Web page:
[buzzsprout episode=’1505386′ player=’true’]
While treating your Polycystic Ovarian Syndrome (PCOS)/ Polycystic Ovarian Disorder (PCOD) symptoms with diet is essential, supplements contain higher doses of the nutrients needed for PCOS/PCOD than found in reasonable portions of food. Therefore, it is a good idea to supplement as well, especially while you are still trying to find the ideal diet for you, and if you struggle to digest food and absorb nutrients properly.
I love taking supplements. I always have. But when I was diagnosed with Polycystic Ovarian Syndrome and started trying out various supplements to test if they would improve my symptoms, I started to become annoyed with the fact that I had to take so many pills every day. I decided to simplify things to make my life easier, and narrowed my list of supplements down to only the best ones that would have the biggest impact on my health and Polycystic Ovarian Syndrome symptoms.
I decided to stick to only a few supplements for now (I chose seven, because it is my lucky number, and I need all the luck I can get when it comes to my health improving with Polycystic Ovarian Syndrome), but I will probably still test and try different ones in the future. Here is a list of the seven best supplements that I have chosen to take for my PCOS/PCOD symptoms, and that I highly recommend you give a try if you also have Polycystic Ovarian Syndrome:
Number One: Methylated Folate
If you do not take any other supplements, take folate. Most women with Polycystic Ovarian Syndrome have a folate deficiency, which is why doctors usually recommend that you take folic acid, the synthetic form of folate. The reason why I recommend taking folate (methylated folate) instead of folic acid is because if you have the MTHFR gene mutation, which a lot of women with Polycystic Ovarian Syndrome do, your body will not be able to convert folic acid into its active form. Methylated folate is easy to absorb, on the other hand.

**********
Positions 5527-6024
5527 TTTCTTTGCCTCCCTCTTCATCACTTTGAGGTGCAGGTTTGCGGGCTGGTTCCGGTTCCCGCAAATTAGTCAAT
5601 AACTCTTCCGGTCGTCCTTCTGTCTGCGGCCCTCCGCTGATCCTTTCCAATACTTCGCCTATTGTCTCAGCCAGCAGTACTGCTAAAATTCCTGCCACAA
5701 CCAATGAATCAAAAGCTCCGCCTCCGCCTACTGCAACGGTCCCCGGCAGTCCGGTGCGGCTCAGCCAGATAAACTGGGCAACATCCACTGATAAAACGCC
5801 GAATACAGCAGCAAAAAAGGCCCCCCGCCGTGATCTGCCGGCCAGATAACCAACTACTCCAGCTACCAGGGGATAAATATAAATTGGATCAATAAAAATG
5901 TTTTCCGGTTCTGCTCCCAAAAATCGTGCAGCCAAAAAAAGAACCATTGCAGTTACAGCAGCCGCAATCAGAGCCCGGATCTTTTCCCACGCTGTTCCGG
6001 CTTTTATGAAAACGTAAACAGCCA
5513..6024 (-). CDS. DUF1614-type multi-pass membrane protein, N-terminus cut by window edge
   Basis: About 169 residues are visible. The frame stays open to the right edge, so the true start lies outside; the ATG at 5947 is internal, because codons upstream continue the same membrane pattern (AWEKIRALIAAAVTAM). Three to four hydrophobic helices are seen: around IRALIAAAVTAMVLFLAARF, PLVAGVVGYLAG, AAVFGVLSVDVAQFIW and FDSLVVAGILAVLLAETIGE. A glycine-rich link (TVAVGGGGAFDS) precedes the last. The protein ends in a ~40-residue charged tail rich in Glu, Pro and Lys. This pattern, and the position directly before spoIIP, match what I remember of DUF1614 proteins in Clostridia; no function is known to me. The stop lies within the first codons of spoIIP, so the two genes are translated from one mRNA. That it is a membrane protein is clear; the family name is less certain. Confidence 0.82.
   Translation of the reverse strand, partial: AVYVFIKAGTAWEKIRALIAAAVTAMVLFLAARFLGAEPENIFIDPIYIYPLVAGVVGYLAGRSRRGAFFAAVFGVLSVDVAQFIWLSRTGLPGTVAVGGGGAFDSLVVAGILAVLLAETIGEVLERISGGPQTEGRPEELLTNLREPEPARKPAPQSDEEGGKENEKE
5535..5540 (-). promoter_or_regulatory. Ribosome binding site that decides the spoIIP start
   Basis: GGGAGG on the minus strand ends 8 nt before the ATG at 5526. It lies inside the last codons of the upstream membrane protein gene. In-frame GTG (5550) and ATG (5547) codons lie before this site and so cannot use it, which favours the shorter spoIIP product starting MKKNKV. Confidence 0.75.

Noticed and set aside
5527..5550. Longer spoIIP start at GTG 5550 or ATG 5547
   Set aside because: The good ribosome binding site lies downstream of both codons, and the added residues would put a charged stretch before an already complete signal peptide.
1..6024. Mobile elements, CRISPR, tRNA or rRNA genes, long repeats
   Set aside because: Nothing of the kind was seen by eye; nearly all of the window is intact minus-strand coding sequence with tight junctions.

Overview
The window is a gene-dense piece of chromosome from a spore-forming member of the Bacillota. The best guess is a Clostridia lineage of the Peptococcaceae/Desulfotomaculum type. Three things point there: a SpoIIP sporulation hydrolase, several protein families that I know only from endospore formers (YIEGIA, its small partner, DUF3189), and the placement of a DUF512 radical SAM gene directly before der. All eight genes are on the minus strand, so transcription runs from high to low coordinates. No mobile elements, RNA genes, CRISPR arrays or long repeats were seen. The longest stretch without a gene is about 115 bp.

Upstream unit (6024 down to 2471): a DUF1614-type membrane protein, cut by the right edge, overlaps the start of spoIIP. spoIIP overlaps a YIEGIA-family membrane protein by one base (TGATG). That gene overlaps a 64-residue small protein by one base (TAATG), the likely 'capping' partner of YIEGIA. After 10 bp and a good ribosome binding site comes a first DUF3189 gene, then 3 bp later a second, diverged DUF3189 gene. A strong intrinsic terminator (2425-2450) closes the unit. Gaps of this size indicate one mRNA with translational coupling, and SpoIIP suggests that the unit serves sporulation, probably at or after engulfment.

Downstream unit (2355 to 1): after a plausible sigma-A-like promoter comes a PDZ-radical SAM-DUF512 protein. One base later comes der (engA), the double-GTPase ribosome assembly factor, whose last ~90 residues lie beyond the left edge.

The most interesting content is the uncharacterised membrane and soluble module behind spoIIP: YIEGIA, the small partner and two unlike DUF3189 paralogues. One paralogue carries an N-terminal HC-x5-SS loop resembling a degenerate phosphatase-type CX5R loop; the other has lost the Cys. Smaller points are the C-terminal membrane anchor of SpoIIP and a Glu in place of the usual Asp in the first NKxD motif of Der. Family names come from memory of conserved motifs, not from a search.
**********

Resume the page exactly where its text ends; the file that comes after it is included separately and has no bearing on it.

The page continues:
Folate is also found in various foods, such as liver, leafy green vegetables like spinach and swiss chard, beets, eggs, and asparagus.
Number Two: Inositol
Inositol is found in two forms, namely myo-inositol and D-chiro-inositol. It is recommended that you take both to improve your Polycystic Ovarian Syndrome symptoms. Inositol is used in the treatment of mental health disorders like anxiety and depression, and can even help regulate insulin, which is why it is prescribed to people with diabetes or Polycystic Ovarian Syndrome.
A lot of women who have Polycystic Ovarian Syndrome/Disorder report having anxiety. Taking inositol as a supplement could help to relieve anxiety symptoms.
Many doctors prescribe taking Metformin for women with the condition to manage insulin levels and other symptoms, but it can have a lot of side effects, such as nausea, diarrhoea, low levels of vitamin B12 (which can make anxiety worse), and weakness.
Number Three: DIM (3,3′-Diindolylmethane)